Are you so excited by life and all it has to offer, that the idea of having to give up any of your interests would feel like you’d just been handed a prison sentence?
Do you mourn the parts of you that have been squelched, oppressed, and pushed aside because your inner film critic told you that you couldn’t possibly pursue so many things and still be successful?
If you answered yes to any or all of these questions, your concerns can stop right here, right now, because I’m about to hand you your get-out-of-jail-free card.
Not only is there nothing wrong with you, but you may just be one of the extremely fortunate, multi-talented, modern-day renaissance women who’s simply been sold a bill of goods by a society that’s lost sight of some pretty amazing qualities that have been shared by some pretty amazing people. And directed in the right way, your renaissance personality could completely liberate you from a life you feel stuck in to live a life that you star in.
As children we’re asked what we want to be when we grow up. As adults, we’re asked what we do for a living. We’re often seen as one-dimensional beings, put on this earth to do one thing. We’re living in a time that values the specialist, and it’s believed that in order to be that specialist, we have to focus on one subject, otherwise we’re dabblers, dilettantes, jacks-of-all trades and master’s of none. These labels leave us feeling ashamed of ourselves for being… well… ourselves— our authentic, multi-demensional selves.
Suppressing this natural way of being causes a lot of suffering, squashes creativity, and can even prevent us from becoming an expert at anything.
My Renaissance Personality
I am a writer, yoga instructor, career and life story coach, speaker, and consultant. Do I “dabble” in any of these things? No. In fact I’ve done them all well enough to even pick up a few awards along the way. And there’s no greater reward than the one you get from helping someone find inner peace. I don’t just do these things for a living. I do them for a life—a life that I love.
But I wasn’t always comfortable having such an array of professions. I often felt like there must be something wrong with me, because I didn’t know what my thing was—you know, that thing you tell people at cocktail parties when they ask you what you do. I envied those who knew (or at least seemed to). My inner film critic would tell me I wasn’t a “real” yoga instructor, a “real” trainer, a “real” coach, or a “real” writer, even though I was doing all of these things and doing them well. That’s when one of my own coaches pointed out that I wasn’t a jack-of-all trades, master of none (an expression I’ve come to dislike immensely), but rather, I was eclectic—a renaissance woman. I’ve come to accept and appreciate that I’ve always been a seeker. Seeking is my thing, and it’s served me quite well. Over the years, whenever I focused on things outside of my primary job, I landed several promotions. In fact, having interests outside of work is one of eight ways to advance in your career.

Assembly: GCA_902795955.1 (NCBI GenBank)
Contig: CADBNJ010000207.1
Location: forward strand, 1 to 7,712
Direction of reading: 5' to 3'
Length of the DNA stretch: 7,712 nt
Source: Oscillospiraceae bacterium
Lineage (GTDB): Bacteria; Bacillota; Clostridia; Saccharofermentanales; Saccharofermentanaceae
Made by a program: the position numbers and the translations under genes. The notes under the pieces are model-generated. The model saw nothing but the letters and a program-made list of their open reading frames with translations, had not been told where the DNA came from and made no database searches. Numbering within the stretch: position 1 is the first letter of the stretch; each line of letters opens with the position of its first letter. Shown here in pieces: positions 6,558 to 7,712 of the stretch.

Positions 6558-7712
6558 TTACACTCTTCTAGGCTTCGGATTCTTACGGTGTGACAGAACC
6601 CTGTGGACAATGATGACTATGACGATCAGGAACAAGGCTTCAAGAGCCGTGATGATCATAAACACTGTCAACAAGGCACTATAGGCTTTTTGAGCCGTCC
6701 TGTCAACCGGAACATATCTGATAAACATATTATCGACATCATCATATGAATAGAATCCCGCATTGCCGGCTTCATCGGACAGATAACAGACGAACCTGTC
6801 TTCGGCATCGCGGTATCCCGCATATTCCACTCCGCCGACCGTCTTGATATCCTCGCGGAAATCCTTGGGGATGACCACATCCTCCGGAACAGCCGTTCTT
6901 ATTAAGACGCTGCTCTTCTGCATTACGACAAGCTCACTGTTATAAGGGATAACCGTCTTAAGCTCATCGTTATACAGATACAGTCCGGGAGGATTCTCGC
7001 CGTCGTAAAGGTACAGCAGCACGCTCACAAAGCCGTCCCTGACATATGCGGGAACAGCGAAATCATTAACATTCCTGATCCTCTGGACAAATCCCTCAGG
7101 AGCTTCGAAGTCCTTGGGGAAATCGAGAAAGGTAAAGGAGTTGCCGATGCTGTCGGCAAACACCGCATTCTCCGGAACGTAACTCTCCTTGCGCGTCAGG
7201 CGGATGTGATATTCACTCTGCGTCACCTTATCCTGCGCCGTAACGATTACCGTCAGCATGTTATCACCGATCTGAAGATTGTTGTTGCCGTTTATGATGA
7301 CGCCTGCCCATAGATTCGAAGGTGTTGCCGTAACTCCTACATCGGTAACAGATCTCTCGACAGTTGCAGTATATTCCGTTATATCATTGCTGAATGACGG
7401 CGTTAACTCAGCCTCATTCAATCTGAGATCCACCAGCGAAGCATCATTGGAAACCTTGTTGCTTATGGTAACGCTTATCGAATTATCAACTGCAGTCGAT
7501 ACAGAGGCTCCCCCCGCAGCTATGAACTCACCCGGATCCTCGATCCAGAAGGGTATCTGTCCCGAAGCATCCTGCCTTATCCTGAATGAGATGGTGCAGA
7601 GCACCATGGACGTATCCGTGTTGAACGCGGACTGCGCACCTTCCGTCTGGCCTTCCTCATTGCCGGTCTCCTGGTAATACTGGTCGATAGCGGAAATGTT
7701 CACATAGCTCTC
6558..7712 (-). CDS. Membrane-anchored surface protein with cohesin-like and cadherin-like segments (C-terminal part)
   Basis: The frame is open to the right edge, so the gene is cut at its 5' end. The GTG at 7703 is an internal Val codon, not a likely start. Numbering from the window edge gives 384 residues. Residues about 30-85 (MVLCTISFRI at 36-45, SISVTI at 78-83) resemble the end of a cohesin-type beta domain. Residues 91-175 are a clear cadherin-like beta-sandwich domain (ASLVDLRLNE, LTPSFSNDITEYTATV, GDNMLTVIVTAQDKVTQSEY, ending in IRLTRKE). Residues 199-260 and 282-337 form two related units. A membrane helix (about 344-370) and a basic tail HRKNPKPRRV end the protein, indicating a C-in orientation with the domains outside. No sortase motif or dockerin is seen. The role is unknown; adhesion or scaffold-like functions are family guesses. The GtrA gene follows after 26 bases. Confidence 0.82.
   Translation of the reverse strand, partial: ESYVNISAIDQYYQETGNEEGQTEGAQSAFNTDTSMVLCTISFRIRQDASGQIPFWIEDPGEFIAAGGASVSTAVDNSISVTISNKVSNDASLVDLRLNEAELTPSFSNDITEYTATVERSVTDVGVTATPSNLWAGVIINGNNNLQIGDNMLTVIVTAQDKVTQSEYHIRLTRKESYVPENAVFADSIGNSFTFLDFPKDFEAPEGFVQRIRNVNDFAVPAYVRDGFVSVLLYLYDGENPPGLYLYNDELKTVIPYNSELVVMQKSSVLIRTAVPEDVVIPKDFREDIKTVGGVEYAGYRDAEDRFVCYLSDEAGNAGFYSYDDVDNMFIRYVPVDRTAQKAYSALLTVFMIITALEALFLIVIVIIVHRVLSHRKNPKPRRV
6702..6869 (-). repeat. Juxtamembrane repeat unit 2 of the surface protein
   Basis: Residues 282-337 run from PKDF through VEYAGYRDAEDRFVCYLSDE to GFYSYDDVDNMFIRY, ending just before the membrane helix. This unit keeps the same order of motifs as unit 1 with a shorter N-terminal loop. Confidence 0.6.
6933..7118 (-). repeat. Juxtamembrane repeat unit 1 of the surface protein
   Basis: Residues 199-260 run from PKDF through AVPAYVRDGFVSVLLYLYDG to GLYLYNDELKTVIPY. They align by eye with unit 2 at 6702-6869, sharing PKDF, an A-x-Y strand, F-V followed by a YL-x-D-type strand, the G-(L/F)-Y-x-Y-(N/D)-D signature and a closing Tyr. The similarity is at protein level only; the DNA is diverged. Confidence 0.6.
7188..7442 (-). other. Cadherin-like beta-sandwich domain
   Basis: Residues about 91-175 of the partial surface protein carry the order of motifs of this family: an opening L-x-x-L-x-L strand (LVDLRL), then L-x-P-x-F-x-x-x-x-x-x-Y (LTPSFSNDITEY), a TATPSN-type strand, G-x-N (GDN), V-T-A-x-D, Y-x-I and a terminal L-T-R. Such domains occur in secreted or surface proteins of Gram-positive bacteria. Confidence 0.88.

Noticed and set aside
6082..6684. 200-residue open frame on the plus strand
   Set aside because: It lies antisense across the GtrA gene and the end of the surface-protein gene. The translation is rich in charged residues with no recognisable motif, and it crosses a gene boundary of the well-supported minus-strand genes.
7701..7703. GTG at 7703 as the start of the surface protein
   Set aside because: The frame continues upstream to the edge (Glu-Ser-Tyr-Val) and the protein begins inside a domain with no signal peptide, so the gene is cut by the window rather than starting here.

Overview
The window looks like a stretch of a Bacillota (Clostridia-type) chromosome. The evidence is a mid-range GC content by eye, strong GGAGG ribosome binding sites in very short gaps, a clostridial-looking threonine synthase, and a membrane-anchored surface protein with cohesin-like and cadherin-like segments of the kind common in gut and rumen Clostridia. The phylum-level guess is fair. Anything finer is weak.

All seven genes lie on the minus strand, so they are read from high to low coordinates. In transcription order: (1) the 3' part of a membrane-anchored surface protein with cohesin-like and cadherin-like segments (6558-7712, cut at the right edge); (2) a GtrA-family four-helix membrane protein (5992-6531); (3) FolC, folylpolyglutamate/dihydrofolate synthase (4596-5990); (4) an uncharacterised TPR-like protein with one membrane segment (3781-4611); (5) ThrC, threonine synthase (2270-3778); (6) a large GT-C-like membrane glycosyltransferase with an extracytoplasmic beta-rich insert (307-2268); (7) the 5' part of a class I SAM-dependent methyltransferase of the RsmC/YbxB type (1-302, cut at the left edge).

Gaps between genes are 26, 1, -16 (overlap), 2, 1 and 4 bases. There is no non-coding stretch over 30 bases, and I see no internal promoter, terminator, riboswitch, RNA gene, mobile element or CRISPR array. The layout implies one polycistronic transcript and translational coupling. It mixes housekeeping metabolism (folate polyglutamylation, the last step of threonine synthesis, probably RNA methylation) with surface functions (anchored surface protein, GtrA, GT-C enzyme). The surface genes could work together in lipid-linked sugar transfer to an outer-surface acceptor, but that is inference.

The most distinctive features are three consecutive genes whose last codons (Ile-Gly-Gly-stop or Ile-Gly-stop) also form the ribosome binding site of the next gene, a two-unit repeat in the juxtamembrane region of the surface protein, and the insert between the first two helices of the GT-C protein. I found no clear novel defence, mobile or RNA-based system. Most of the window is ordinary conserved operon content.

One of my favorite Steve Jobs’ quotes is this: “You can’t connect the dots looking forward; you can only connect them looking backwards. So you have to trust that the dots will somehow connect in your future. You have to trust in something — your gut, destiny, life, karma, whatever. This approach has never let me down, and it has made all the difference in my life.”
I believe there is a reason why we are drawn to certain things. If you are a seeker—seek. It’s in the search for your one thing that you will discover your purpose and craft a life that you love.
Learning from History
We all know the shape our country and our planet is in, and it didn’t get here by accident. We are living in the land of should, where subtle and not-so-subtle messages tell us what we should be doing, how we should behave, and what we should believe. We need to get back to living in the space of possibility and invention. It’s time for modern-day renaissance men and women to honor their passions and thirst for knowledge, because in doing so, we can transform our world.
Think of some of the people who contributed great things to humanity back when people were admired for their multi-faceted personalities. Ben Franklin was a politician, writer, musician, scientist and inventor. Leonardo DaVinci was an inventor, painter, philosopher, poet, architect, engineer, physician, writer, stage designer, theologist, astronomer, actor, singer, court jester and more. These men were known for being a masters of all the fields they were part of.